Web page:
Donate to Haddonfield Outdoor Sculpture Trust
HOST is a 100 percent volunteer, community-based, tax-exempt 501(c)3 and receives no public funds. All of the sculptures in town and fun events such as Sculpture Month, I Heart Haddonfield and others are privately funded. We are grateful to the Borough of Haddonfield and its Public Works Department for their guidance and support. There are multiple ways in which you can help:
- Donate online safely through our secure PayPal portal by filling out the form below.
- Donation Recognition levels:
- Rodin: $25,000 +
- Calder: $10,000 to $24,999
- Nevelson: $5,000 to $9,999
- Brancusi: $1,000 to $4,999
- Friend: Under $1,000
- Mail your contribution to Haddonfield Outdoor Sculpture Trust, P.O. Box 100, Haddonfield NJ 08033.
- Matching funds: many employers and organizations offer matching employees and members the opportunity to expand giving through matching funds. If your organization does so, please consider HOST.
- Planned Giving: Leave a legacy, reduce taxes and preserve value through a variety of estate planning tools. These include bequests, outright gifts, life insurance, donor-advised funds, charitable remainder trusts, and qualified charitable distributions. Always consult your tax and legal advisors before making any charitable gifts. Learn more about Planned Giving.
Please use the form below to make a donation through our secure PayPal gateway.
How to include the Haddonfield Outdoor Sculpture Trust in Estate Planning
Honor someone you love or celebrate a special event while managing your taxes efficiently, through a legacy gift to HOST. A variety of estate planning tools reduce taxable income and estate taxes while preserving value, such as bequests, outright gifts, life insurance, donor-advised funds, charitable remainder trusts, and qualified charitable distributions. One of the easiest and most popular ways to enact charitable estate planning tools is through your will or a codicil to the will. Always consult a tax or legal advisor before making any charitable gifts.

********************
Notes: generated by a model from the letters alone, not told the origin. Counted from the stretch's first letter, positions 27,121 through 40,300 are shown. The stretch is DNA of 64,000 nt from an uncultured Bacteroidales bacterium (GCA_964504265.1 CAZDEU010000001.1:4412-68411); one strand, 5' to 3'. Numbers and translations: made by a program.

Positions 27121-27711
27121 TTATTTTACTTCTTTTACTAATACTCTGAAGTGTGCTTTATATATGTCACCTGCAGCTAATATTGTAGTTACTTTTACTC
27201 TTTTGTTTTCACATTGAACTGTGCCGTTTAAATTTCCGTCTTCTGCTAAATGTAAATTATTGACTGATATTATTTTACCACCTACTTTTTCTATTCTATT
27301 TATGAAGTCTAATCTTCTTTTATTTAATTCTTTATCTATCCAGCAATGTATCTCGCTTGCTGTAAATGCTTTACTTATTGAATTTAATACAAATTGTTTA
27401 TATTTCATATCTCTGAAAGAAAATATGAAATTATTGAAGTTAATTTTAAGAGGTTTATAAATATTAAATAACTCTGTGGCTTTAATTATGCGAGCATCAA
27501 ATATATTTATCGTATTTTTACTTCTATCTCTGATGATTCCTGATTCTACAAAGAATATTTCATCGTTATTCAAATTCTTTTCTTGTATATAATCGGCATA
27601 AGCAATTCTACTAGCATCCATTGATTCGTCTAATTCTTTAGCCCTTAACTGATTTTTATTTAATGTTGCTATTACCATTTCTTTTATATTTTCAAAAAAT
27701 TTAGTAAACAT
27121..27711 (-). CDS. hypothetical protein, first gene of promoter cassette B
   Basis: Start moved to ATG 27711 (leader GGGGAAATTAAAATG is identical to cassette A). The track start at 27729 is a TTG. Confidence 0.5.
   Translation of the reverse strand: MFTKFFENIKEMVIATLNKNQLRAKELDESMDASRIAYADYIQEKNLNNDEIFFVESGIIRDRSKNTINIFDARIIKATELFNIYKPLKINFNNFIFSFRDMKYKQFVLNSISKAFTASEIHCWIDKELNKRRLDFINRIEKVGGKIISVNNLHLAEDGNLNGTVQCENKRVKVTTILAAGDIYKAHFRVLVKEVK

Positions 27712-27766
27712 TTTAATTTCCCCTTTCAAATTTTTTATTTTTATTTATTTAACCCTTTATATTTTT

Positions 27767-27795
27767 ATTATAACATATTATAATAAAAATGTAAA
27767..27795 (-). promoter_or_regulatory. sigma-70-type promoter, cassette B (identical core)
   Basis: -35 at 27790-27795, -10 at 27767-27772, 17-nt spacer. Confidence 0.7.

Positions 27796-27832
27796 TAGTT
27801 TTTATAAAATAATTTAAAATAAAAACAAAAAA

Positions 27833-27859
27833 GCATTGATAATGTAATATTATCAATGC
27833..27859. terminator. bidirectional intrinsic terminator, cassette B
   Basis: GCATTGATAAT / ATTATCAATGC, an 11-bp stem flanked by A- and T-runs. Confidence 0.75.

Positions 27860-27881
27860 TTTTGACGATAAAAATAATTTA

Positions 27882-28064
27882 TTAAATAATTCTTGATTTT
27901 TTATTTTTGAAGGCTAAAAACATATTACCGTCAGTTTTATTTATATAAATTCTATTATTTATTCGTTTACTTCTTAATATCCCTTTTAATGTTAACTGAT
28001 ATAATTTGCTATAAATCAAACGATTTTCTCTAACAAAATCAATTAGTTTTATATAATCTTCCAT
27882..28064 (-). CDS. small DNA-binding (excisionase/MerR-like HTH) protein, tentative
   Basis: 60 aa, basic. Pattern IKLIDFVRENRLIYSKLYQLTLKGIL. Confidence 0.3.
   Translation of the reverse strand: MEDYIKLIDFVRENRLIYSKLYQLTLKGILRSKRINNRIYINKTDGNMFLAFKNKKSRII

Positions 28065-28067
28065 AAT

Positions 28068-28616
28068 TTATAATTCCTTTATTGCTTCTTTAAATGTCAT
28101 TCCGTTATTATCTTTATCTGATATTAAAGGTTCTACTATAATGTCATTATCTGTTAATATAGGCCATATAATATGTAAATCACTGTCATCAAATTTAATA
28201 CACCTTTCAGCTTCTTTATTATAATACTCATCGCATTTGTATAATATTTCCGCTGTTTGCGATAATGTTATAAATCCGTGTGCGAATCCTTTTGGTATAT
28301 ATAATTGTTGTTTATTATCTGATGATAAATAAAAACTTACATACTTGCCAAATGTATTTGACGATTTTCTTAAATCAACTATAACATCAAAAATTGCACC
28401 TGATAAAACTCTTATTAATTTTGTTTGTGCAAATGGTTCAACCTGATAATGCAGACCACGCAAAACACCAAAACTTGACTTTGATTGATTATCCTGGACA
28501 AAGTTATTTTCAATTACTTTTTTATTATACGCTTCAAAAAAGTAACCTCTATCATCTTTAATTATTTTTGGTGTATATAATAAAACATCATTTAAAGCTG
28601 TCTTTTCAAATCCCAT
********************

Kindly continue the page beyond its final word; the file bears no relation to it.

Here are a few simple ways to include the Haddonfield Outdoor Sculpture Trust in your estate plan.
You give cash or unencumbered property to a charity at death. The charitable deduction is unlimited for estate tax calculation purposes for property or interest in property. Naming a charity as beneficiary of your traditional IRA avoids federal estate taxes or income taxes.
You transfer cash or title/ownership of property to a charitable organization. Deductions may be limited based on your adjusted gross income, type of property donated, use of the donated property, and other variables.
Life insurance allows individuals, even of modest means, to leave a meaningful gift to the charity of their choice or a donor-advised fund. It is an easy way to guarantee a bequest as a legacy, and may be structured to allow an individual to get an income tax charitable deduction for the premiums paid to fund the policy.
Administered by a third party and created for the purpose of managing charitable donations on behalf of an organization, family or individual, a donor-advised fund offers the opportunity to create an easy-to-establish, low-cost, flexible vehicle for charitable giving as an alternative to direct giving or creating a private foundation. HOST can provide this through The Haddonfield Foundation under the umbrella of the South Jersey Community Foundation.
Charitable Remainder Trust
You transfer property to HOST in exchange for a lifetime income. The Trust sells the property and pays no tax on any capital gain, thereby enabling 100 percent of the proceeds to be available for reinvestment. Had you sold the property and paid tax on the gain, there would be less money to provide an income stream. You can receive an income tax deduction for the net fair market value of the property placed into the Trust, minus the present value of the payment stream. When the Trust ends, its remaining assets pass to the charity.
Qualified Charitable Distribution
A QCD is a direct transfer of funds from your IRA custodian, payable to a qualified charity such as HOST. QCDs can be counted toward satisfying your required minimum distributions (RMDs) for the year if certain rules are met. In addition to the benefits of giving to charity, a QCD excludes the amount donated from taxable income, which is unlike regular withdrawals from an IRA. Keeping your taxable income lower may reduce the impact to certain tax credits and deductions, including Social Security and Medicare. You must be 70 ½ or older to be eligible to make a QCD. The maximum annual amount that can qualify for a QCD is $100,000. This applies to the sum of QCDs made to one or more charities in a single calendar year.